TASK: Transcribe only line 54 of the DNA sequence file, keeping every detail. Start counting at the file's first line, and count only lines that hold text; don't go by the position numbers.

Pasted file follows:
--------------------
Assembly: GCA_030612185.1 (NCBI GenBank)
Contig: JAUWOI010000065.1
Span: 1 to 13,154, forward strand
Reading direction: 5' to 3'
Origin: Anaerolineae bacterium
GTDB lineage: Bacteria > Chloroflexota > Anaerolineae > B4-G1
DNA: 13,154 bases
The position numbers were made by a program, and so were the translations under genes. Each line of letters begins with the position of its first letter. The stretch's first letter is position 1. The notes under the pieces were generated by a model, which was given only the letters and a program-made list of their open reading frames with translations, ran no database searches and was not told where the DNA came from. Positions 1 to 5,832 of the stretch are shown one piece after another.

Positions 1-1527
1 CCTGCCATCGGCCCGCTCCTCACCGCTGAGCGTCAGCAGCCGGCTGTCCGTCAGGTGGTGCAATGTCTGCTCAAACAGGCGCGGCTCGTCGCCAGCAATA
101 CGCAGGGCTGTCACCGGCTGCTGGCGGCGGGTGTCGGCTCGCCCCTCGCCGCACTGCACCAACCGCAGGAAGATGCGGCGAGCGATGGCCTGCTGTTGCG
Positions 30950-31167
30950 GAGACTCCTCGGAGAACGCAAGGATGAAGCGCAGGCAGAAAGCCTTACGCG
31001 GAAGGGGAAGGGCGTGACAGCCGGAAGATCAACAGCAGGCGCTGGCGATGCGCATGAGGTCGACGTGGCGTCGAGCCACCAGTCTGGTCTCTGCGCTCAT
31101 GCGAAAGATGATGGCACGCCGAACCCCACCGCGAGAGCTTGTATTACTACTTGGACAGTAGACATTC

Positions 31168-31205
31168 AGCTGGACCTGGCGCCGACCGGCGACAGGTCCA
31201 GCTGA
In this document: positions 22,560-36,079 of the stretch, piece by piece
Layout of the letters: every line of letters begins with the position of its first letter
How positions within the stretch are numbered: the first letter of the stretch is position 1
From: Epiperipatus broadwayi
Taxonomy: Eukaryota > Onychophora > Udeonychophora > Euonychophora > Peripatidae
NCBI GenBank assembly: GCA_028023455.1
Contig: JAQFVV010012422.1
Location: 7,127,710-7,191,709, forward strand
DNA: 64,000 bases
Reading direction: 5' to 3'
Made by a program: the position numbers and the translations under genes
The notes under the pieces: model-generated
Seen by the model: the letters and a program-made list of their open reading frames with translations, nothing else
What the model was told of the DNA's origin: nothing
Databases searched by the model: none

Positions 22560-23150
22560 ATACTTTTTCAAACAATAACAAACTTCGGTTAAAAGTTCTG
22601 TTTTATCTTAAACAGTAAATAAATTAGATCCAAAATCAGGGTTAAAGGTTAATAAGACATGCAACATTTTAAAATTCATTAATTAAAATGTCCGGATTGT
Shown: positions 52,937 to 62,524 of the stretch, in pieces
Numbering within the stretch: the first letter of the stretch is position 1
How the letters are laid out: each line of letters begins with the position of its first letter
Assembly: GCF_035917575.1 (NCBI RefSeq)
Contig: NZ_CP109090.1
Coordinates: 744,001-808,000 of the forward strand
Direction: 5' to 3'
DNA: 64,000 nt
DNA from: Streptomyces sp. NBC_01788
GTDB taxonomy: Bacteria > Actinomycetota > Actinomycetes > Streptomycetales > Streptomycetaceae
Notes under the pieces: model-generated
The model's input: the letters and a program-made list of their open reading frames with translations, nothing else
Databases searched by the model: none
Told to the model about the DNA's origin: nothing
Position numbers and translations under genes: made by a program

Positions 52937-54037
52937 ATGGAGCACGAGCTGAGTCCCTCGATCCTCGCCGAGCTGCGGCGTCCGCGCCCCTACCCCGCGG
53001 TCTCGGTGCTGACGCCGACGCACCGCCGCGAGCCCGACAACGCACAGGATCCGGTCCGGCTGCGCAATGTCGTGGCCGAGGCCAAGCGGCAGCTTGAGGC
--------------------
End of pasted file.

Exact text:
53001 TCTCGGTGCTGACGCCGACGCACCGCCGCGAGCCCGACAACGCACAGGATCCGGTCCGGCTGCGCAATGTCGTGGCCGAGGCCAAGCGGCAGCTTGAGGC